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Secor announces re-election bid

January 08, 2009|By DON AINES

CHAMBERSBURG, Pa. -- Franklin County Treasurer David M. Secor announced on Thursday he will run for re-election to a second four-year term.

"With the combination of my education, community involvement and job experiences, I can continue to provide effective leadership to those I serve," said Secor, 58, of Chambersburg. "We have built an office based on accountability, integrity and professionalism. I will continue to represent the constituents as a full-time treasurer."

A retired Pennsylvania State Police corporal and former vice president of wealth management for Sentry Trust Co., Secor said his office increased investment earnings 133 percent in 2006-07 over 2004-05. The number of dog license sales increased from about 17,000 in 2006 to 21,000 in 2008, and a computerized dog license database allows lost or stray dogs to be traced to their owners through the county communications center any day or time, using the non-emergency number on the back of each tag, he said.

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In addition to investments and dog licenses, the Treasurer's Office also issues fishing and hunting licenses, small games of chance licenses and special raffle permits. The office issues licenses to about 35,000 residents every year, according to its Web site.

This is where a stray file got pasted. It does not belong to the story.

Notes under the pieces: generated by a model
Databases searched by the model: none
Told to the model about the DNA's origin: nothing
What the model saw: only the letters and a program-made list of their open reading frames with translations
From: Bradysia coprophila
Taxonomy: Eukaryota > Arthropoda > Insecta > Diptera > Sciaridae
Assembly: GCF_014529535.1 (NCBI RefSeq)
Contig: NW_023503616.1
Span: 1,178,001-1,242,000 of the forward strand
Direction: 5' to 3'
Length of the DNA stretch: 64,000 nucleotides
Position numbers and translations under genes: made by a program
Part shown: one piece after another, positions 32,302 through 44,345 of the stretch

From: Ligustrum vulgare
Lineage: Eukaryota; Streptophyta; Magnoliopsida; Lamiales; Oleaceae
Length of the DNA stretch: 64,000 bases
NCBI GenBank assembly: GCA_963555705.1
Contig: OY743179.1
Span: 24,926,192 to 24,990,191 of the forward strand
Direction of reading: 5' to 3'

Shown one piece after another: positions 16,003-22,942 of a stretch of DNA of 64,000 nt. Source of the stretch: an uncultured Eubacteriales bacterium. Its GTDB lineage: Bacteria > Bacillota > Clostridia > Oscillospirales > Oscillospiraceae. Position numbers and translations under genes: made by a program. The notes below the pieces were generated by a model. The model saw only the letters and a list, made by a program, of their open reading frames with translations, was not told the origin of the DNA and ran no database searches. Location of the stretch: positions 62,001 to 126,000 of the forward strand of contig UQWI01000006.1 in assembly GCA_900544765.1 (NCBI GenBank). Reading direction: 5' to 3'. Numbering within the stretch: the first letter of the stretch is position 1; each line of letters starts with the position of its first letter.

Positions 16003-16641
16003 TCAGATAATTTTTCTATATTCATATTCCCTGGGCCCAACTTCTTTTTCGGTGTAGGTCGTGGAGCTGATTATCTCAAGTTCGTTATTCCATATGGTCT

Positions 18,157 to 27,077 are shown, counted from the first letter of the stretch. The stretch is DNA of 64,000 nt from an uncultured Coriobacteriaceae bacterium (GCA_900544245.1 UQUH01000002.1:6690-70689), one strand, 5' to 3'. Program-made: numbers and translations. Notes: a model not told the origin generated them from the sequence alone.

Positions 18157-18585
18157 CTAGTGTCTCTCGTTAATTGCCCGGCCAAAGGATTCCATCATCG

The treasurer's position pays $60,898 this year, according to county records. Secor and other county elected officials have said they will return their 2009 cost-of-living increases, either to the county or to charities.

A Republican, Secor was elected in 2005, defeating the Republican incumbent treasurer, Chris Bender.

The other county offices up for election in 2009 are the jury commissioners, now held by Republican Allen Twigg and Democrat William Butts.

The two jury commissioners will be paid $12,814 this year, according to county records.

The first day to circulate nominating petitions for the May 17 primary is Feb. 17.

This will be a busy election year, with county residents also voting on common pleas court and magisterial district judges, as well as seats on the county's six school boards, council seats in its seven boroughs and supervisor positions in 15 townships.

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